Michel Lorand


Lacrimae rerum


Installation with three video monitors and 18 framed prints, 102 x 72 cm

In its presentation, this work also refers to the history of art. Three video monitors form a triptych. The images are all of the face of the same woman, shot at medium range, facing to the left or to the right, or sometimes a little closer, in close-up. The triptych is repeatedly composed of three different sequences, which are not always of the same length. The picture regularly disappears on one of the three monitors, while the images continue on the other two. The woman has experienced life, and her expressions show its traces. This is a face with a history. She grieves. Sometimes tears suddenly appear. Short video sequences alternate with one another to the rhythm of simple, long and reverberating piano tones, which are brought together into a slow, minimalist composition. Against the wall, not far from the triptych, hangs a series of large, framed prints. There are 18 frames in all, but Lorand has only hung as many as there is room for on the wall. The rest are stacked against the wall. Each print, in addition to the title of the work – Lacrimae rerum: ‘tears about and/or in things’ – contains three still portraits. One is a snapshot of the triptych, beneath which are three small musical staves and a schematic of letters and numbers. These fragments are from the installation’s musical score. Here too, the form of the work is built on a constraining, rational system that is in sharp contrast to the dramatic and existential despair of the character in the film. Eighteen short sequences of varying lengths (between 10” and 2’10”) were each coupled to a given musical note. Then, with the help of a computer, random combinations were made from these sound and image fragments, resulting in a well nigh endless number of variations. The work ‘runs’ as long as the exhibition itself, both day and night, without interruption, so that a relatively short film ‘unfolds’, opening up over time. With a limited amount of visual raw material, through the virtually unlimited possibilities of combinations, viewers see a virtually unending series of unique images.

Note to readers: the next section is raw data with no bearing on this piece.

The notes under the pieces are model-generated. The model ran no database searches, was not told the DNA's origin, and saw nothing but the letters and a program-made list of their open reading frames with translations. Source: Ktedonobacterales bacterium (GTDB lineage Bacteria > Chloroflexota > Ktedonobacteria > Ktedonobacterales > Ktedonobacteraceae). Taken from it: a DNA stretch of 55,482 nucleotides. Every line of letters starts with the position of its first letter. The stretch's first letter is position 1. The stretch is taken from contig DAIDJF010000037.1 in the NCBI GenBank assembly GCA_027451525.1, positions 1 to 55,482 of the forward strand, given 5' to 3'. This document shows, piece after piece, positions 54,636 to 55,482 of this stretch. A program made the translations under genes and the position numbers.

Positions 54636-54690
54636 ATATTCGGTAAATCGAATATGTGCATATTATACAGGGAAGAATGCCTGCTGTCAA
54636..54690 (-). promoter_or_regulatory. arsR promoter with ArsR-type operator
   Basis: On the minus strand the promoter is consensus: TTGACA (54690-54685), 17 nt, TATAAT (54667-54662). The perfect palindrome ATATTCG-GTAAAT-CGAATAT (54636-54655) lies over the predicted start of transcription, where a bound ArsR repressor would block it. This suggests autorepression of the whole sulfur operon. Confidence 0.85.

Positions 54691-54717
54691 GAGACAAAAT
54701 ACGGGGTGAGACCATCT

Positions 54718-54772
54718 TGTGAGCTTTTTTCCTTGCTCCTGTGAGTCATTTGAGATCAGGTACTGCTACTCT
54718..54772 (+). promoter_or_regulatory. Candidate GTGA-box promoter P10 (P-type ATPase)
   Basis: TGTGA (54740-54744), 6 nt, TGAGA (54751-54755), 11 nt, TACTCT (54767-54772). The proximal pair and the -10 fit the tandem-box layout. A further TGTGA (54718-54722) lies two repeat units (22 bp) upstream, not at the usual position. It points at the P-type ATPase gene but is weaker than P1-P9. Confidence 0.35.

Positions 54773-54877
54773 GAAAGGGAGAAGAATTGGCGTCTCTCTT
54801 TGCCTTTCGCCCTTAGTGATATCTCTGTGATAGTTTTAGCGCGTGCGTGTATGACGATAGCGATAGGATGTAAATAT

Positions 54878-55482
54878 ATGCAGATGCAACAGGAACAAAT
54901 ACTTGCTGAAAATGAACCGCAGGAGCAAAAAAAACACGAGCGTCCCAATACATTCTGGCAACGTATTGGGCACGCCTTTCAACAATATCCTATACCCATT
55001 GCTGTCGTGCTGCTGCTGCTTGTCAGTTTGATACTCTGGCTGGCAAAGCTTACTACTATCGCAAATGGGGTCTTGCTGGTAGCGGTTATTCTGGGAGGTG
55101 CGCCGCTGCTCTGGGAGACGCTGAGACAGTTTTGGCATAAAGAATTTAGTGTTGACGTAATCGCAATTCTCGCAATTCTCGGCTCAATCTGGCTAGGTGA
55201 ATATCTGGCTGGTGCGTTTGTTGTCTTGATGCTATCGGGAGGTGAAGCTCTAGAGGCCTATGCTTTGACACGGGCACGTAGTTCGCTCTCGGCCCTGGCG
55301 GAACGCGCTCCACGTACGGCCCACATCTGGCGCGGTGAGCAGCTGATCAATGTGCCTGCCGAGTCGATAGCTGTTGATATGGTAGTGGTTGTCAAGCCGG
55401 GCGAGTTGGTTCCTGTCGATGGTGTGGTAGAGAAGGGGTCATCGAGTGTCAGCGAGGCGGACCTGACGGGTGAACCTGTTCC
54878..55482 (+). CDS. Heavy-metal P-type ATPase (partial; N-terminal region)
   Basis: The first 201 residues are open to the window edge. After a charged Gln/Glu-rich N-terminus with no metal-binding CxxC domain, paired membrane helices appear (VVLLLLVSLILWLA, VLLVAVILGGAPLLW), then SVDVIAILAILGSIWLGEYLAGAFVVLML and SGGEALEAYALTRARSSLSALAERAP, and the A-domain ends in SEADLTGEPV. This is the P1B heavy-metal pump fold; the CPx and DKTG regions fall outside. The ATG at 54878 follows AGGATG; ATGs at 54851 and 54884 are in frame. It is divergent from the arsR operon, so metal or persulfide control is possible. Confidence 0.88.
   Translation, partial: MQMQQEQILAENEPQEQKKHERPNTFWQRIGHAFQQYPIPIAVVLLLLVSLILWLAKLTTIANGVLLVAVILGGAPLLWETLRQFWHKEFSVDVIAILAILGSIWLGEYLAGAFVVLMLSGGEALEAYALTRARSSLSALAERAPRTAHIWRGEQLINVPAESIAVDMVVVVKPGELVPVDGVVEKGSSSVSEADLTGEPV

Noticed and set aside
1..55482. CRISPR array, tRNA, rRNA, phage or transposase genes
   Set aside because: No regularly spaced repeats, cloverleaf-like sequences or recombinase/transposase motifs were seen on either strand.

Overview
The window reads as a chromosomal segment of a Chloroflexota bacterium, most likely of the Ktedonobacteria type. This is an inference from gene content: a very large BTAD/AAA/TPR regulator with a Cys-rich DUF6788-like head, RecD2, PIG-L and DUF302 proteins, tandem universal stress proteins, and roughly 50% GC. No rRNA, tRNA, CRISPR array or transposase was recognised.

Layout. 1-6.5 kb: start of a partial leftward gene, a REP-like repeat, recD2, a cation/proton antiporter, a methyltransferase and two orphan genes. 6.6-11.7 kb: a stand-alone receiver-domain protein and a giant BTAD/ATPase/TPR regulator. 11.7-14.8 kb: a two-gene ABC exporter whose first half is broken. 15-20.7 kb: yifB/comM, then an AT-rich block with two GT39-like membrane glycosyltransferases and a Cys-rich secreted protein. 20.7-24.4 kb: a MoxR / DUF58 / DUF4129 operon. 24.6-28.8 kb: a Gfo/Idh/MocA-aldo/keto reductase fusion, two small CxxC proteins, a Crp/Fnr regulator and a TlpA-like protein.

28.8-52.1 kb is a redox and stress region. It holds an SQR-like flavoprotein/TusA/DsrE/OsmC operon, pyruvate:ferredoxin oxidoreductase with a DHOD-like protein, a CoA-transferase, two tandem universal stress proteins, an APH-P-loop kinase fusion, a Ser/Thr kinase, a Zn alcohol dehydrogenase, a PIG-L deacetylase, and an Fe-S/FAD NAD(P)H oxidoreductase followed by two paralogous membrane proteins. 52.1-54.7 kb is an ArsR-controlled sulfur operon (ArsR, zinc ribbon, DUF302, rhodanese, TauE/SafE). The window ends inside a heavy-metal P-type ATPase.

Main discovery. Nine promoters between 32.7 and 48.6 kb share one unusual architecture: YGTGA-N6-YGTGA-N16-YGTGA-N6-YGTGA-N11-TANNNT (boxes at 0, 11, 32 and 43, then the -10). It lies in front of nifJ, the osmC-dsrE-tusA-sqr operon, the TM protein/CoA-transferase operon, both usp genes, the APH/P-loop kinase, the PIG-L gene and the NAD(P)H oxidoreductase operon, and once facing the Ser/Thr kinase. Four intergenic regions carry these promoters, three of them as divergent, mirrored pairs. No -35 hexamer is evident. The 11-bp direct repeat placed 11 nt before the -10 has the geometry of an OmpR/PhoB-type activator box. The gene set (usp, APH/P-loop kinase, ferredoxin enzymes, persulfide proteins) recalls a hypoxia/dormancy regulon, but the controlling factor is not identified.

Lacrimae rerum